end example
]
If a mem-initializer-id is ambiguous because it designates both a direct non-virtual base class and an inherited virtual base class, the mem-initializer is ill-formed.
[Example
:
struct A { A(); };
struct B: public virtual A { };
struct C: public A, public B { C(); };
C::C(): A() { }                 // ill-formed: which A?
end example
]
A ctor-initializer may initialize a variant member of the constructor's class.
If a ctor-initializer specifies more than one mem-initializer for the same member or for the same base class, the ctor-initializer is ill-formed.
A mem-initializer-list can delegate to another constructor of the constructor's class using any class-or-decltype that denotes the constructor's class itself.
If a mem-initializer-id designates the constructor's class, it shall be the only mem-initializer; the constructor is a delegating constructor, and the constructor selected by the mem-initializer is the target constructor.
The target constructor is selected by overload resolution.
Once the target constructor returns, the body of the delegating constructor is executed.
If a constructor delegates to itself directly or indirectly, the program is ill-formed, no diagnostic required.
[Example
:
struct C {
  C( int ) { }                  // #1: non-delegating constructor
  C(): C(42) { }                // #2: delegates to #1
  C( char c ) : C(42.0) { }     // #3: ill-formed due to recursion with #4
  C( double d ) : C('a') { }    // #4: ill-formed due to recursion with #3
};
end example
]
The expression-list or braced-init-list in a mem-initializer is used to initialize the designated subobject (or, in the case of a delegating constructor, the complete class object) according to the initialization rules of [dcl.init] for direct-initialization.
[Example
:
struct B1 { B1(int); /* ... */ };
struct B2 { B2(int); /* ... */ };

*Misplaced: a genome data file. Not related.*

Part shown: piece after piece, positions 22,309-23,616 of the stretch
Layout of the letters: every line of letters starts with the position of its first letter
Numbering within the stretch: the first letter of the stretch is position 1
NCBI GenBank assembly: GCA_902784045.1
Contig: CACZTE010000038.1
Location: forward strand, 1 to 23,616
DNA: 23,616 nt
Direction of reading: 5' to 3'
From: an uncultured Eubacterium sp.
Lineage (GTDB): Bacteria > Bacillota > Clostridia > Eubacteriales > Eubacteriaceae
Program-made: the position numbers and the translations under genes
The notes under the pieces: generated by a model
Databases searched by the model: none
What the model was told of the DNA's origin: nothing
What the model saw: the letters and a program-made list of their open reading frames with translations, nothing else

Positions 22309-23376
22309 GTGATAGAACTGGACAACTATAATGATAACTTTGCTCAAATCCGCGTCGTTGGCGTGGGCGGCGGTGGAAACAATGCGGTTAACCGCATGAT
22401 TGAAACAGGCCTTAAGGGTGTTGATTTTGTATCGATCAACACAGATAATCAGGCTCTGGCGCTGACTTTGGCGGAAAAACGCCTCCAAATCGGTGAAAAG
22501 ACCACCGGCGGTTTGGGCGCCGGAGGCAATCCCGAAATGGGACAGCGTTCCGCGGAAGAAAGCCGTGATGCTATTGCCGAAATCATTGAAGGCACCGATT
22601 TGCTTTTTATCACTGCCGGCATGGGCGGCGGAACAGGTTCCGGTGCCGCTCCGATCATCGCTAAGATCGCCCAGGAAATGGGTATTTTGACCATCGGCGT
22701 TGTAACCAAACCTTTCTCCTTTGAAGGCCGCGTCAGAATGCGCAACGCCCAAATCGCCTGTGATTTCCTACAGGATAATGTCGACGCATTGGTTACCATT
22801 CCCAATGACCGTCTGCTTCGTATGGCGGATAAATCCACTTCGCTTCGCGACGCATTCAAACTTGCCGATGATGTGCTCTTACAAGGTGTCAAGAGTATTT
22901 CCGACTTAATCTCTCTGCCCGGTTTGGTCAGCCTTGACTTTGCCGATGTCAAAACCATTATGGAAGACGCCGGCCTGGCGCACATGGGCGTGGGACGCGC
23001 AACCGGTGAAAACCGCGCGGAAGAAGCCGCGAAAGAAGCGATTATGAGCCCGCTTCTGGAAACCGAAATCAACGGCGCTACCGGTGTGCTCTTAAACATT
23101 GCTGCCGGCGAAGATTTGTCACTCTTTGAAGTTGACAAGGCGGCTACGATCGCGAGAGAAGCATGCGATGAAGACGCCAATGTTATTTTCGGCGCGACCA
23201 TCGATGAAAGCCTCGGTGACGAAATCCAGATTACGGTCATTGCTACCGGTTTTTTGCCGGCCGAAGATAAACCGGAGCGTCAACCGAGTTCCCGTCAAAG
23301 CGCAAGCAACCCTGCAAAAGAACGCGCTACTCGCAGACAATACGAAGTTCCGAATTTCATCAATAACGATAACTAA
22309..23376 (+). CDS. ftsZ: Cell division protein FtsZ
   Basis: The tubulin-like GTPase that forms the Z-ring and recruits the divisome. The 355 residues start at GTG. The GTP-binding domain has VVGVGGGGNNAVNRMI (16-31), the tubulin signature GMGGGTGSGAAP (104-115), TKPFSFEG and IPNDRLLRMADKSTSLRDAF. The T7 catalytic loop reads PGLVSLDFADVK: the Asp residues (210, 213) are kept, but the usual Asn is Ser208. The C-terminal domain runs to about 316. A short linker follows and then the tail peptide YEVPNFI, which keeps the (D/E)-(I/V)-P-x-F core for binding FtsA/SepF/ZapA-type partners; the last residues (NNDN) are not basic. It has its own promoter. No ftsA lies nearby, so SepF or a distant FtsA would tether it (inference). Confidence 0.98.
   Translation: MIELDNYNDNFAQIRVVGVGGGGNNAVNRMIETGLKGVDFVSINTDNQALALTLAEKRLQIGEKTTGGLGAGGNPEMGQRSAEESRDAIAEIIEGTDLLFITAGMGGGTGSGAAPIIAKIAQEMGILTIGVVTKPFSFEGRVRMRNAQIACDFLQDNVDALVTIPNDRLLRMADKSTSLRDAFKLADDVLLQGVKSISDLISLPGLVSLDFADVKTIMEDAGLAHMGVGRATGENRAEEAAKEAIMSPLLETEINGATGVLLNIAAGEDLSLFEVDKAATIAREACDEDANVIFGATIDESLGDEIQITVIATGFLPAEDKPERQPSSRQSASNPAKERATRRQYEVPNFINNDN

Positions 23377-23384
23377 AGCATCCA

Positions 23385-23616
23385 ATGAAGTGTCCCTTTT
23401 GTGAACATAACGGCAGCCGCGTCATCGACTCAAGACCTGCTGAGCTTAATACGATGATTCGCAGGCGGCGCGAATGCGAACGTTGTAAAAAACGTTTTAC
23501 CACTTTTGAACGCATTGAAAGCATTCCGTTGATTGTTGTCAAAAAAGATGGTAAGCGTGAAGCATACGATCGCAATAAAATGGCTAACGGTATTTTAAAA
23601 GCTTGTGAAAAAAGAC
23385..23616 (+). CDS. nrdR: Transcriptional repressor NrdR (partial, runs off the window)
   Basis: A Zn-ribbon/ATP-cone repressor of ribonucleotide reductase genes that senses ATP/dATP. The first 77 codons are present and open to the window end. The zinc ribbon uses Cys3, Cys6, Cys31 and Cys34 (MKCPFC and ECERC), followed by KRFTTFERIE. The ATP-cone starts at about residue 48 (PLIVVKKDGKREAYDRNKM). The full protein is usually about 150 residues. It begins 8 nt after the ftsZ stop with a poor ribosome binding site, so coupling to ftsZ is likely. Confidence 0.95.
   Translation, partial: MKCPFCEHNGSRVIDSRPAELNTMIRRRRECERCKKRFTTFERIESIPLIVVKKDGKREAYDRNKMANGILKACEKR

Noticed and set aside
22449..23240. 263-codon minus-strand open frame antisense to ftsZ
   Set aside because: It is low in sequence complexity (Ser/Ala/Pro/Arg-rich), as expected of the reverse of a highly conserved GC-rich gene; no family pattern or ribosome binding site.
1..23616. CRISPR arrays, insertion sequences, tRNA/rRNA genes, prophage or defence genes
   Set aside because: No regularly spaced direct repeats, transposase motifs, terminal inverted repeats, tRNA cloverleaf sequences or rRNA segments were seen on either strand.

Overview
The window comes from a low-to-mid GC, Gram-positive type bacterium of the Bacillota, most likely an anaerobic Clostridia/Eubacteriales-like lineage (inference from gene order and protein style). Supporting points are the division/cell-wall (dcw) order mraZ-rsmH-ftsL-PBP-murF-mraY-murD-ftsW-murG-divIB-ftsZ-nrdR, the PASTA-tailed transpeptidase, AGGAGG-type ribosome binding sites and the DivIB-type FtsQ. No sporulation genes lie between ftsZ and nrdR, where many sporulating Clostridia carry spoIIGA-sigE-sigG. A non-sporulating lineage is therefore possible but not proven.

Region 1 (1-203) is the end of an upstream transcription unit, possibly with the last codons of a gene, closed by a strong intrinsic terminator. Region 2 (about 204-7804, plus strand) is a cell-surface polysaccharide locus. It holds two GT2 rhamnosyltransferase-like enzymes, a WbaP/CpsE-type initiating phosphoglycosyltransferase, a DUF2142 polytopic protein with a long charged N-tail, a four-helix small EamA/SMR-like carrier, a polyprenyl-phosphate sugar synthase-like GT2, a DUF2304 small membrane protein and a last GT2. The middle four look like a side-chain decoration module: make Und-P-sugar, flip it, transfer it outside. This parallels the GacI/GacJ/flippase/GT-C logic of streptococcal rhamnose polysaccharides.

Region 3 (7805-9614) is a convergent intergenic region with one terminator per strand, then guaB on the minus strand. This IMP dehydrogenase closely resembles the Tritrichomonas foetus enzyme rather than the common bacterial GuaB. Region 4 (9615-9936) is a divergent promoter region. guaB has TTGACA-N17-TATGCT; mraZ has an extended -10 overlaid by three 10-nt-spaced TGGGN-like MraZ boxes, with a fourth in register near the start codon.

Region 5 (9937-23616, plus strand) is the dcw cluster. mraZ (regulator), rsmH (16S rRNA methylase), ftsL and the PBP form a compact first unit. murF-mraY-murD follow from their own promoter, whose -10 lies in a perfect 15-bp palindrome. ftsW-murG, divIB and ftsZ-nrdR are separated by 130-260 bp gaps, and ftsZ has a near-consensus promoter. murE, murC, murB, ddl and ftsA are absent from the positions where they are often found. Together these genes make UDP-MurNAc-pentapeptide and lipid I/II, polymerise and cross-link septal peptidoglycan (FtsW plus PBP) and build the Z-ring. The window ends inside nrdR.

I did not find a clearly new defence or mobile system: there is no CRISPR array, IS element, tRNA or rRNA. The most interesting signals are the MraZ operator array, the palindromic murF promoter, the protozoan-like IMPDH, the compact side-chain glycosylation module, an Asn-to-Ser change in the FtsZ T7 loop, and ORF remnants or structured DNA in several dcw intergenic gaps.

struct D : B1, B2 {
  D(int);
  B1 b;
  const int c;
};

D::D(int a) : B2(a+1), B1(a+2), c(a+3), b(a+4) { /* ... */ }
D d(10);
end example
]
[Note
:
The initialization performed by each mem-initializer constitutes a full-expression ([intro.execution]).
Any expression in a mem-initializer is evaluated as part of the full-expression that performs the initialization.
end note
]
A mem-initializer where the mem-initializer-id denotes a virtual base class is ignored during execution of a constructor of any class that is not the most derived class.
A temporary expression bound to a reference member in a mem-initializer is ill-formed.
[Example
:
struct A {
  A() : v(42) { }   // error
  const int& v;
};
end example
]
In a non-delegating constructor, if a given potentially constructed subobject is not designated by a mem-initializer-id (including the case where there is no mem-initializer-list because the constructor has no ctor-initializer), then
  • if the entity is a non-static data member that has a default member initializer ([class.mem]) and either
    the entity is initialized from its default member initializer as specified in [dcl.init];
  • otherwise, if the entity is an anonymous union or a variant member ([class.union.anon]), no initialization is performed;
  • otherwise, the entity is default-initialized ([dcl.init]).
[Note
:
An abstract class ([class.abstract]) is never a most derived class, thus its constructors never initialize virtual base classes, therefore the corresponding mem-initializers may be omitted.
end note
]
An attempt to initialize more than one non-static data member of a union renders the program ill-formed.
[Note
:
After the call to a constructor for class X for an object with automatic or dynamic storage duration has completed, if the constructor was not invoked as part of value-initialization and a member of X is neither initialized nor given a value during execution of the compound-statement of the body of the constructor, the member has an indeterminate value.
end note
]
[Example
:
struct A {
  A();
};

struct B {
  B(int);
};

struct C {
  C() { }               // initializes members as follows:
  A a;                  // OK: calls A​::​A()
  const B b;            // error: B has no default constructor
  int i;                // OK: i has indeterminate value
  int j = 5;            // OK: j has the value 5
};
end example
]
If a given non-static data member has both a default member initializer and a mem-initializer, the initialization specified by the mem-initializer is performed, and the non-static data member's default member initializer is ignored.
[Example
:
Given
struct A {
  int i = /* some integer expression with side effects */ ;
  A(int arg) : i(arg) { }
  // ...
};
the A(int) constructor will simply initialize i to the value of arg, and the side effects in i's default member initializer will not take place.
end example
]